"Fillies/Ponies" - In early 2007, Playmates introduced three new ponies, but these are different from the previous Strawberryland Fillies. The ponies belong to Strawberry Shortcake, Angel Cake, and Crepes Suzette, and are aligned with the Berries to Blossoms doll line. The Honey Pie Pony and Milkshake names are not used and neither pony looks like the fillies previously linked to Strawberry and Angel. The new ponies are not given names of their own. This move upset fans of Honey Pie Pony and the current fillies line.

"Character designs" - Many feel that the Playmates line of dolls does not look anything like the characters on TV or the other materials at all. The Playmates dolls are all looking increasingly alike (same expressions, hairstyles, outfits) with just differing colors. Also, changes to hair colors in the dolls for Blueberry Muffin, Lemon Meringue, Angel Cake, Seaberry Delight, and even Strawberry Shortcake herself make the dolls look even less like their contemporary TV/Book/movie versions. Some fans believe that the aging of the characters on the later TV series episodes were Playmates doing and strongly detests the action.

The TV show and the movie

AS the 2000 series is a complete reboot and redesign of the Strawberry Shortcake universe, it brings upon criticisms of those old enough to remember the original 1980s annual specials regarding various aspects of the new series. On the other hand, its real-life adventures format also brought in a new string of fans, many of them fans of other real life adventures educational programming driven to the series due to the new format of the show.

Some people were disappointed with the absence of The Purple Pie Man in the TV series. However, others applauded the removal of villains from the series and were disappointed with the reintroduction of the Pie Man in the Sweet Dreams Movie, preferring that the series being kept in its current format: an educational, real-life adventure program similar to Arthur or Caillou. Two camps clearly exist on this issue: There are fans (adults and children alike) that love the inclusion of antagonists such as Purple Pie Man, Sour Grapes and Licorice Whip. These fans want to continue to see more of them in movies, books, and toys. However, there are others who feel that the inclusion (or re-inclusion) of villains in the show take away from the primary focus on Strawberry and her friends as well as erode the educational content of the show, and would prefer the show and franchise be kept villain-free [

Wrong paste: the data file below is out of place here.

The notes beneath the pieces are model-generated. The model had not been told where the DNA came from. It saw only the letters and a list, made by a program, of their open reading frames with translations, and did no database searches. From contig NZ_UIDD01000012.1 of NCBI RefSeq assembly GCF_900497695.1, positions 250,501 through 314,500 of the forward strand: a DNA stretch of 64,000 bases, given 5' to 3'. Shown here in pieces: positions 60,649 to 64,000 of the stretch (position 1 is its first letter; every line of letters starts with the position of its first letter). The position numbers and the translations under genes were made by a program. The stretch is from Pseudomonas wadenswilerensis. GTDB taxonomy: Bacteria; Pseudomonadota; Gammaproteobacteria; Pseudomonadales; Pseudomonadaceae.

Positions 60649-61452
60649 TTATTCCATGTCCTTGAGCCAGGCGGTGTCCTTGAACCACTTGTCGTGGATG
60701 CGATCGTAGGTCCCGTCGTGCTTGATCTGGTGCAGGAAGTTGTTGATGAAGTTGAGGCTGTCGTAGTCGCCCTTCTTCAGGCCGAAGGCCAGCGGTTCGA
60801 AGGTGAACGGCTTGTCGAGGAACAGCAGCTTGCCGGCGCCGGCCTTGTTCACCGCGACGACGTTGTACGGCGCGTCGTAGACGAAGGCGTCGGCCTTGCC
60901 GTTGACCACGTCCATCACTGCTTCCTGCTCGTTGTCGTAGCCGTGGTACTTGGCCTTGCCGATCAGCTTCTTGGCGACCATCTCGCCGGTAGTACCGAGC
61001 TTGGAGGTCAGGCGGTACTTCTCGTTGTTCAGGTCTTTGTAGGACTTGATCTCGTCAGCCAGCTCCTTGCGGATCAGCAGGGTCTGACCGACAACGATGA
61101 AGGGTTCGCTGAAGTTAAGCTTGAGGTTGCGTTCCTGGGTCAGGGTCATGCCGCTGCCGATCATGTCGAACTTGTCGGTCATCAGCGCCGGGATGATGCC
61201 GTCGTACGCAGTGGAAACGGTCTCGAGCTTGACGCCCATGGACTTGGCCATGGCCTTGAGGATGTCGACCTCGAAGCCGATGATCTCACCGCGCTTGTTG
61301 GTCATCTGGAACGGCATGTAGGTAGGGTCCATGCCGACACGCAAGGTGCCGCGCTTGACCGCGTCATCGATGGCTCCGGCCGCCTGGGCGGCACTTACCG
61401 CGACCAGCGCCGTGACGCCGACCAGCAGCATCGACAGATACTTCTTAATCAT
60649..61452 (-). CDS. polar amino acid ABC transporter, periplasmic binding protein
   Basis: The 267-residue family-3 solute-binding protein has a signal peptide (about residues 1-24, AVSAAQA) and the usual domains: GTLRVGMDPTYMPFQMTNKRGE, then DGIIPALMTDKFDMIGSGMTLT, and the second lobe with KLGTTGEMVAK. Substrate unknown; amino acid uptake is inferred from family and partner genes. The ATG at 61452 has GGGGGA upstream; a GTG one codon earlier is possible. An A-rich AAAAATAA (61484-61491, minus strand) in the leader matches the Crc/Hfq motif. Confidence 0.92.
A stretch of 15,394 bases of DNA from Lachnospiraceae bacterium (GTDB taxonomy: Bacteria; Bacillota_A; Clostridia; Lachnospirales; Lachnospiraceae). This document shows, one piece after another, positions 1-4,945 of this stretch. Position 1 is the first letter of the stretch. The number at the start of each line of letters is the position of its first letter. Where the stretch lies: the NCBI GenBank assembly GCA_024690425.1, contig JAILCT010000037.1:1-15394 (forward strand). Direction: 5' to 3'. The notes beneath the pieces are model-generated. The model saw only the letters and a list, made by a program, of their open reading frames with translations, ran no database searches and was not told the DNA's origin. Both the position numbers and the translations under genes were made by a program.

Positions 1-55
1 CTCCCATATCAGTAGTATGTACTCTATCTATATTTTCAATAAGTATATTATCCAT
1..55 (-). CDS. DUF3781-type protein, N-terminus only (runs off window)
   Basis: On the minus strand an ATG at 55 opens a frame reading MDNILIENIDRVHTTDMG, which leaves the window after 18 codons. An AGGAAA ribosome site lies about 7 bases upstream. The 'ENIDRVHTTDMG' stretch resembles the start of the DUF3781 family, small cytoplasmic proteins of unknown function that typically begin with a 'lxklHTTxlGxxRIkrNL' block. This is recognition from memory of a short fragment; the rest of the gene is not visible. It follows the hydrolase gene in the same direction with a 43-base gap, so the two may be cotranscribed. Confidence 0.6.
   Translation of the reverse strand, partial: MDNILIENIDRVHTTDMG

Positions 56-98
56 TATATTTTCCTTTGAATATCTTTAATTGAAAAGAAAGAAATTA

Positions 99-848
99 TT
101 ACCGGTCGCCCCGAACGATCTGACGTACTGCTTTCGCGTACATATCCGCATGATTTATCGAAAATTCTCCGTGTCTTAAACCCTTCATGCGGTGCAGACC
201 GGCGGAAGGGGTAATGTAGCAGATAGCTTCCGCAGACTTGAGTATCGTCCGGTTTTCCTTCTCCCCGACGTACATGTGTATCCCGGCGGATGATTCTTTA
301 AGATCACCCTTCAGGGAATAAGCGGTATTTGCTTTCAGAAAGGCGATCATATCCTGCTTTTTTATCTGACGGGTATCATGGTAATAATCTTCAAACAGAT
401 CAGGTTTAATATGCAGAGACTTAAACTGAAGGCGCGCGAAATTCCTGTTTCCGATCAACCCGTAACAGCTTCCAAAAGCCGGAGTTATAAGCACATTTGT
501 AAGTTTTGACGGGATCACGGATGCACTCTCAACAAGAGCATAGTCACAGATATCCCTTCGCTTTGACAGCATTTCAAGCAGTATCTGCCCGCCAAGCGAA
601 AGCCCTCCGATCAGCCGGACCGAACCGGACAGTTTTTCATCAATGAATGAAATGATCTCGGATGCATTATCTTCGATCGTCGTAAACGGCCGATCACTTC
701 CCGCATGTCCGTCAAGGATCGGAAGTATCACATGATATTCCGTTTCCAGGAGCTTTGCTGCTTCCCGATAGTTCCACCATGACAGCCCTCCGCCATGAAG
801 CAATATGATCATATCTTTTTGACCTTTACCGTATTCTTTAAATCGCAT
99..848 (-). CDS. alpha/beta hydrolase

] ] [ an review dissing the introduction of the villain "Licorice Whip"] ] .

There is a continuity error between "Meet Strawberry Shortcake" and "Here Comes Pupcake", with the former indicating that Strawberry Shortcake had not meet the other residents of Strawberryland when she already had Pupcake for a while, while the latter indicates that she has known the other residents of Strawberryland even before she got Pupcake. [ guide detailing the glitch] ]

Another continuity error exists in regards to Blueberry Muffin and Rainbow Sherbet. Initially both characters were already present in "Mystery of Seaberry Beach" and "Legend of the Lost Treasure" prior to the stories that "introduced" them, "The Blueberry Beast" (Blueberry Muffin) and "The Costume Party" (Rainbow Sherbet) [;dropdown;1 Season 2 episode guide] ] . Certain networks have attempted to fix these inconsistencies by reordering the episodes so that "Mystery of Seaberry Beach" and "Legend of the Lost Treasure" would air after "The Costume Party". However, it is unknown how many networks worldwide re-ordered their episode schedules in an attempt to fix these inconsistencies. Nonetheless, these inconsistencies have led to confusion among some viewers.

Also, the versions of the first four episodes broadcast on North American TV were edited down to 22-minutes in length. This resulted in the removal of certain subplots and songs from the broadcast edition of these episodes. This edited version was also used in the Game Boy Advance Video release of the episodes. However, the DVD and VHS releases contain the original 44-minute versions of the episodes. In other markets, these first four episodes were aired as two-parters, adding an extra four episodes to the episode count. [;title;2 details on one of the edited episodes] ]